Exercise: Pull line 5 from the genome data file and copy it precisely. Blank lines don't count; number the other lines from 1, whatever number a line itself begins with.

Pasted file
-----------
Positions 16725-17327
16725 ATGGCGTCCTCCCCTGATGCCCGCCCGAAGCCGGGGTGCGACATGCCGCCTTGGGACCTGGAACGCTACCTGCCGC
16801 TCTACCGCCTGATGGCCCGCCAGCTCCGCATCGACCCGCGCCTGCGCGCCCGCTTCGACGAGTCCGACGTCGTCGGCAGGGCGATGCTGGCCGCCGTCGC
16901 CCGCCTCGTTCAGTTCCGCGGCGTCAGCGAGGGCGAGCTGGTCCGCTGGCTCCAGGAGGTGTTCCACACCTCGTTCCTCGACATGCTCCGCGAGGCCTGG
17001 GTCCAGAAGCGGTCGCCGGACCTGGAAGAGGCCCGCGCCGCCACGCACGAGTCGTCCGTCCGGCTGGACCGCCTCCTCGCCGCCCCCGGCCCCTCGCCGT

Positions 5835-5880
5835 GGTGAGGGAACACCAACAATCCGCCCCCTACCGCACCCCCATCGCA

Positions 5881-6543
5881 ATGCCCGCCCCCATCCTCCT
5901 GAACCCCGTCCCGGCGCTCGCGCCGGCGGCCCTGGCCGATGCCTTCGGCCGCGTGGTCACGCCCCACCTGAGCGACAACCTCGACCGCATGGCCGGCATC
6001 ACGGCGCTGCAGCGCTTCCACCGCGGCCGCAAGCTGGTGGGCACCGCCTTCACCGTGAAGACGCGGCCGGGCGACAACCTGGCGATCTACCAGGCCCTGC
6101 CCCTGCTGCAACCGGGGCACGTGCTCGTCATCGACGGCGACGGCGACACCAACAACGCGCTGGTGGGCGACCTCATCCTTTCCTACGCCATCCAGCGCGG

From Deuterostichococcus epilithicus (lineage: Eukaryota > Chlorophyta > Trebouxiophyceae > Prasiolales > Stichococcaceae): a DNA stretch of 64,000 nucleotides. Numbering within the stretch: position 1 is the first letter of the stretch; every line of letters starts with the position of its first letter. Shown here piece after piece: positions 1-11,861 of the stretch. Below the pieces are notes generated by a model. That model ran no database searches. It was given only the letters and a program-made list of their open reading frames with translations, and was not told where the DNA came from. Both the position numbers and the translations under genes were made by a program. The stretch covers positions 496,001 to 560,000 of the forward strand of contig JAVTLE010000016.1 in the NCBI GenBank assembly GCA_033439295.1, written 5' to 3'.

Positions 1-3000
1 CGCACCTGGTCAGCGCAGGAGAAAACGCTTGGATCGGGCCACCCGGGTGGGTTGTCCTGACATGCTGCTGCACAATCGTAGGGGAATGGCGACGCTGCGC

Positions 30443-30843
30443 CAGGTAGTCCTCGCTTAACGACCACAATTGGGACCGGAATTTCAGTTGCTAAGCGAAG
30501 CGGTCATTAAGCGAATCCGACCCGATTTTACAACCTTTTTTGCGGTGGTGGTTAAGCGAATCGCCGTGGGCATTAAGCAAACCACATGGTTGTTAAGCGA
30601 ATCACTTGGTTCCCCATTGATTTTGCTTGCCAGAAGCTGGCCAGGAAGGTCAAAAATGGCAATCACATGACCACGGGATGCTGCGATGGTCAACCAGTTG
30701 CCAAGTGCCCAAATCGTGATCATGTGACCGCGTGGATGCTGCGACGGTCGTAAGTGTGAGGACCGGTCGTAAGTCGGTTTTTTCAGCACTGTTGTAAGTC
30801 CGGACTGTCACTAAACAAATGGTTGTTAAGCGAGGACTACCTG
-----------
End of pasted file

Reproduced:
17001 GTCCAGAAGCGGTCGCCGGACCTGGAAGAGGCCCGCGCCGCCACGCACGAGTCGTCCGTCCGGCTGGACCGCCTCCTCGCCGCCCCCGGCCCCTCGCCGT